Air Date: 6-22-2012| Episode: 250
Come celebrate number 250 with us as we interview one of today’s prominent figures in the IEQ Industry! Harriet Ammann, PhD, DABT is a legend in the IAQ world and our guest for this week...
Come celebrate number 250 with us as we interview one of today’s prominent figures in the IEQ Industry! Harriet Ammann, PhD, DABT is a legend in the IAQ world and our guest for this week. Dr. Ammann is currently Principal, Ammann Toxicology Consulting LLC; & an affiliate associate professor, School of Public Health and Community Medicine, University of Washington. Harriet M. Ammann has been a diplomat of the American Board of Toxicology since 1989. Up to 2006 Dr. Ammann was the Senior Toxicologist: Air Quality Program, Washington State Department Ecology and prior to that she served as the Senior Toxicologist: Office of Environmental Health Assessment Services, Washington State Department of Health. Before serving with the State of Washington, Dr. Ammann participated in the U.S. EPA’s Hazardous Air Pollutants team that was developing guidance for non-cancer risk assessment. Dr. Ammann served as vice-chair of the Bioaerosols Committee of the American Conference of Governmental Industrial Hygienists (ACGIH) from 1997-2003. She authored the chapter on Microbial VOCs in the ACGIH book, Bioaerosols, Assessment and Control, and contributed to several other book chapters. She also served as assistant editor to the book. Dr Ammann has co-authored and been a key influence in the development of countless publications widely used today by indoor environmental professionals. Don’t miss this very important show as we interview one of today’s industry pioneers! The Z-man and Radio Joe are happy to deliver another awesome and unique show for their loyal listeners.
Harriet Ammann, PH. D., DABT
According to toxicologist Harriet Ammann, Ph.D., DABT, we can’t not breathe so whatever is in the air will affect us.
Nuggets mined from today’s show:
•National Ambient Air Quality Standards- Clean Air Act 6 criteria pollutants: carbon monoxide, lead, nitrogen dioxide, ozone, particle pollution and sulfur dioxide. The Clean Air Act has reduced deaths from air pollution.
•Microbial Volatile Organic Compounds-MVOCs have a characteristic musty moldy odor. Both bacteria and fungi can produce MVOCs. MVOCs are metabolites produced only while mold is living. MVOCs are organic because they contain carbon chains. Alcohols and ketones are also MVOCs. Alcohols and ketones generally don’t have noticeable odors unless present in high concentrations such as in a bakeries, breweries or taverns. Some medical professionals can recognize certain bacteria by their characteristic odor.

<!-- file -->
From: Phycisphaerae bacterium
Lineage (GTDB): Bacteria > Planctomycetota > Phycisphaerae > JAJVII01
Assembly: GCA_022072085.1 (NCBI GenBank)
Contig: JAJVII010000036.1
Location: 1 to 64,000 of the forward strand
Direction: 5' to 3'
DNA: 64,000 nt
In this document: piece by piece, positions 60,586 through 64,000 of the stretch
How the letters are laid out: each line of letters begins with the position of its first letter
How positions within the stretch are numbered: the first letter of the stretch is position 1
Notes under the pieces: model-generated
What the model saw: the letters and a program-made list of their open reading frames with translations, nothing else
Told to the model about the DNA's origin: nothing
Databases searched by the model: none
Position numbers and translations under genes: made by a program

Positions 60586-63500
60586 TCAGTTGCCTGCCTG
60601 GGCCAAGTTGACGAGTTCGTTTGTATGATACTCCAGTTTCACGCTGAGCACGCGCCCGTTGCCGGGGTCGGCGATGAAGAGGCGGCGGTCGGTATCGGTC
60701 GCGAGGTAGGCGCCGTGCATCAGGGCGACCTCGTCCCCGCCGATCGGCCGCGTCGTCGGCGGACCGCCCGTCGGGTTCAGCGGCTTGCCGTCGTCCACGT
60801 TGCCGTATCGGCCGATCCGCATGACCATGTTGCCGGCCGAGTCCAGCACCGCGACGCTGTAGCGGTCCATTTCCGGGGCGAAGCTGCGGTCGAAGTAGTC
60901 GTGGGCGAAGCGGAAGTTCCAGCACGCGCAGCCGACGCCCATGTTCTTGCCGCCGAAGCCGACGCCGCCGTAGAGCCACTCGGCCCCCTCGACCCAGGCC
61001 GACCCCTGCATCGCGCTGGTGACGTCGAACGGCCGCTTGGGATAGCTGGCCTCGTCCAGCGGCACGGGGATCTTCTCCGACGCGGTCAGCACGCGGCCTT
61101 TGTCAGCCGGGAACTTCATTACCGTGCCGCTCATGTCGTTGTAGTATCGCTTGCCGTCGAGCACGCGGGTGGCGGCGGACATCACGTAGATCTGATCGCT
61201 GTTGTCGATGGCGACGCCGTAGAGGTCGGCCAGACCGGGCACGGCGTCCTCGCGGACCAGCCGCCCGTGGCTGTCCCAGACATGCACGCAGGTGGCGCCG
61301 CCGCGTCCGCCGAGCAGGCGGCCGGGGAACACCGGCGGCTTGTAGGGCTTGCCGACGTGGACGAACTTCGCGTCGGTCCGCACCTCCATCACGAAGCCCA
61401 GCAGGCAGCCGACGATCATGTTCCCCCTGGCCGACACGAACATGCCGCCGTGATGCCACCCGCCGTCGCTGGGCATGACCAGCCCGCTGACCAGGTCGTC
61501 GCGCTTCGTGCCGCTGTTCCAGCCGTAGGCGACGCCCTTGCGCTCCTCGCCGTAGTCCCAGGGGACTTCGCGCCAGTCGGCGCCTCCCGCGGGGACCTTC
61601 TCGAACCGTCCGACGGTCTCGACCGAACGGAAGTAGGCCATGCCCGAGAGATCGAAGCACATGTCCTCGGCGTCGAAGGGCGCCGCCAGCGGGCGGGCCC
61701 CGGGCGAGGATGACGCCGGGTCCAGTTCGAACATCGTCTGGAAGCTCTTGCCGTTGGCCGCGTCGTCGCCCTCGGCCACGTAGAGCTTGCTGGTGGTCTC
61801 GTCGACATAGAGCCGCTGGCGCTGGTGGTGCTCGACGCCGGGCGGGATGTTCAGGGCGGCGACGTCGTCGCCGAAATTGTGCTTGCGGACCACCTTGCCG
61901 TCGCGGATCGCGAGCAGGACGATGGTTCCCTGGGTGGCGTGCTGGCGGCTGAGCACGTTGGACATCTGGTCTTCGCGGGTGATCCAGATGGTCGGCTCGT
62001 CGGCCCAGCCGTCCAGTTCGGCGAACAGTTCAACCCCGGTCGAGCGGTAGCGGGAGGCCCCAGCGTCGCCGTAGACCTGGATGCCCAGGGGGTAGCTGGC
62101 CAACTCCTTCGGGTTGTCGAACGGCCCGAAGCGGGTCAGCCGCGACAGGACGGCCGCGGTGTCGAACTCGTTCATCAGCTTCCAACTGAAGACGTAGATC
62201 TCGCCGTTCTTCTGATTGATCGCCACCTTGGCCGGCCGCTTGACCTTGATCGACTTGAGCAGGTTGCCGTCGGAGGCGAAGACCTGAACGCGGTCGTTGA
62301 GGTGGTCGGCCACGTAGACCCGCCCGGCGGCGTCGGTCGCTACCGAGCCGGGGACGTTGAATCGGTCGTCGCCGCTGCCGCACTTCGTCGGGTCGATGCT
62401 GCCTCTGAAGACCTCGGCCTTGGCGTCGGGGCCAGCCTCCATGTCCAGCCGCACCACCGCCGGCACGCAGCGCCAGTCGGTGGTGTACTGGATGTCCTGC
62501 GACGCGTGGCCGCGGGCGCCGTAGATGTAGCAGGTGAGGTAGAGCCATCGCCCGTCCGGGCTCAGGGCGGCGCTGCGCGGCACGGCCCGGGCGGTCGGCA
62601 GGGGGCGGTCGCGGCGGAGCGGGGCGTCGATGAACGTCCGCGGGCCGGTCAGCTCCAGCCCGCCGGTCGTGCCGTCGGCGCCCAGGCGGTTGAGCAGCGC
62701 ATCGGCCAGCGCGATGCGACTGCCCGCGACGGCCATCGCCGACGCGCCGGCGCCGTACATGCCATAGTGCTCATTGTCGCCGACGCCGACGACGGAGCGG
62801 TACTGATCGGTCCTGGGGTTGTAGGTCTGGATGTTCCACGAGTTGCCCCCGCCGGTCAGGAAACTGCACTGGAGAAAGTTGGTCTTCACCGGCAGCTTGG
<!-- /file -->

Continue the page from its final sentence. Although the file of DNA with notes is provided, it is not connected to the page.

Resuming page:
•Simple and profound answer as to whether someone’s environment has a mold problem, “if you see it or smell it, you have it.”
•While activated carbon can remove MVOCs, its best to resolve the moisture problem.
•All molds produce glucans. Glucans are structural molecules of mold cell walls. Glucans are human irritants and possible allergens.
•In its 1999 bioaerosols book the ACGIH wanted to analyze air pollutants of biological origin that effect workers. Among the bioaerosols of concern are thosefound in damp and wet indoor environments and those generated during metal cutting operations.
•Mycotoxins are not gasses.
•Mold is a catchall word, like weeds used to refer to plants we don’t want.
•Inhalation exposure may be allergenic, toxic or infectious. Endotoxin means toxin within.When cell walls of some bacteria rupture they release endotoxin. Exotoxin means toxin outside, molds put toxins into the environment as they compete for resources.
•Humans ingest their food before digesting it, molds do not have a digestive system so they must digest their food before ingesting it. Molds digest foot by producing enzymes (proteins) which may be allergenic.
•Most mold exposure (70%-90%) is caused by fungal fragments and small particles <1 microns.
•Surface area of small particles is tremendous, one gram of diesel soot (carbon particles of 0.2 microns average size) has the surface are of 2 tennis courts.
•A risk assessment is very deep science because it quantifies the allowable regulatory level defining what is safe. Requires knowing critical effect and lowest and no effect levels of exposure from long-term studies
•We know how to do prevention.
•We know how to prevent moisture damage.
Today’s Music: “Growing Mold” by the Radioactive Chickenheads, and
“Celebration” by Kool and the Gang.
Z-Man signing off